This legislative session, there are many child support-related bills that we are watching closely. They include:
A bill to remove the provision in that allows for a sharp reduction in a non-custodial parent’s child support obligation once they reach 128 overnights or more each year. Many cases are litigated over parents who want to get over or under 128 overnights for the change in child support. If passed, this law would remove the unintended incentive of getting 128 overnights and focus the schedule on what is best for the child, and not what will make child support higher or lower. The legislature is proposing that once a parent has 92 overnights, there be a gradual reduction to child support.
A bill to change the child support formula to make sure courts consider a non-custodial parents’ obligation to his or her children in a subsequent relationship to make sure all children receive adequate support. For example, under the existing law, if a father has two children with different mothers, the mother who files first for child support would receive more than the one who files second. While judges have discretion in awarding child support, often the second parent to file gets less.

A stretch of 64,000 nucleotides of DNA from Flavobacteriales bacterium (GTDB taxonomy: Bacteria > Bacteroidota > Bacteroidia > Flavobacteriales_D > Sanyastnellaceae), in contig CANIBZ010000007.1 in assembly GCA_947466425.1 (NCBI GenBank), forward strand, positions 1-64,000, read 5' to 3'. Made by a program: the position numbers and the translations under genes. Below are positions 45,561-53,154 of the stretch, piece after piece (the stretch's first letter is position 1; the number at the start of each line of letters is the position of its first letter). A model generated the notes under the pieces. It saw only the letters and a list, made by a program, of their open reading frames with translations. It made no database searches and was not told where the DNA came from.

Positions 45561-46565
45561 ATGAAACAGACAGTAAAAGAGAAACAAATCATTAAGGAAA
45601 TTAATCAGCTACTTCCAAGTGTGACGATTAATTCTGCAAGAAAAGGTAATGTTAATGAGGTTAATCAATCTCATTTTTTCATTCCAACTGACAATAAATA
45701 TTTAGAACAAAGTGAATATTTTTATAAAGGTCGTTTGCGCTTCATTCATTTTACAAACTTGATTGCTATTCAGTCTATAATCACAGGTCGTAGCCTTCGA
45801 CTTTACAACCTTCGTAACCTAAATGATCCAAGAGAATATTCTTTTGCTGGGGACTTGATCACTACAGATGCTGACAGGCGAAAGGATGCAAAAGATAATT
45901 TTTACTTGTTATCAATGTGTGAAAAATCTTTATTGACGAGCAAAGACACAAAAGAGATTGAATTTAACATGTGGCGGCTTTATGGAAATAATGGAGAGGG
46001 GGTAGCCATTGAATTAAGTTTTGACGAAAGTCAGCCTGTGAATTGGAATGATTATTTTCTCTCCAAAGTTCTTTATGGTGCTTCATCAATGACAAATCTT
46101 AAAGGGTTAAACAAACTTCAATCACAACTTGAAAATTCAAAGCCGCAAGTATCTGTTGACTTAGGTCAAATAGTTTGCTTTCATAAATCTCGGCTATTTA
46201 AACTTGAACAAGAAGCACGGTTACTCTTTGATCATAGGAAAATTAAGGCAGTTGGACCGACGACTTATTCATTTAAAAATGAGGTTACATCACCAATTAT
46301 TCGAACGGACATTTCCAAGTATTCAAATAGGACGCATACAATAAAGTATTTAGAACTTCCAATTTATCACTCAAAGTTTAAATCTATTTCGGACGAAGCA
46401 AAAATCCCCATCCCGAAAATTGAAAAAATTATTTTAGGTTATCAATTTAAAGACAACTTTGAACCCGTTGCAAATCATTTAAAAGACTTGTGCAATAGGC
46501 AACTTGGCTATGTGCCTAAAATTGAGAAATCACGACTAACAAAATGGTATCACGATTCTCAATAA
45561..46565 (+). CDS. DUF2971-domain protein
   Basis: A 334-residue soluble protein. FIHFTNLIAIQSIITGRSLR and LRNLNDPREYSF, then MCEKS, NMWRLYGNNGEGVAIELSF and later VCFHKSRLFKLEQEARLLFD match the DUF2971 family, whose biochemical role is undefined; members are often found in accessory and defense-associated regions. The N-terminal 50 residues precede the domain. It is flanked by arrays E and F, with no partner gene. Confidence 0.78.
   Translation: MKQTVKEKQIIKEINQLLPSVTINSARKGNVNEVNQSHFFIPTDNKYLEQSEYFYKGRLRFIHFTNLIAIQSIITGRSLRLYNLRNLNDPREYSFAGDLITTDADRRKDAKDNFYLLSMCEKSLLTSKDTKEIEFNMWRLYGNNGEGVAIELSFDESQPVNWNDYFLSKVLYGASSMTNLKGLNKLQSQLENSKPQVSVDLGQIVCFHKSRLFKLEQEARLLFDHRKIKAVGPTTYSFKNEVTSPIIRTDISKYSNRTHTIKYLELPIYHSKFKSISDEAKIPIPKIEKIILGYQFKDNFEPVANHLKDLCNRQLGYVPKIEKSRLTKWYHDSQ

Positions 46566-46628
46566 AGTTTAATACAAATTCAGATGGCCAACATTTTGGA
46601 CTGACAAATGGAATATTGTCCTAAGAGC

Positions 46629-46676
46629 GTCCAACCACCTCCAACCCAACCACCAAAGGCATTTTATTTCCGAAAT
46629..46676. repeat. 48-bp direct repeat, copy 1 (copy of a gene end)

A bill to allow a parent to establish child support even if the other parent has had his or her rights terminated under the rape survivor act, so long as the custodial parent files within 5 years from the date of termination of parental rights.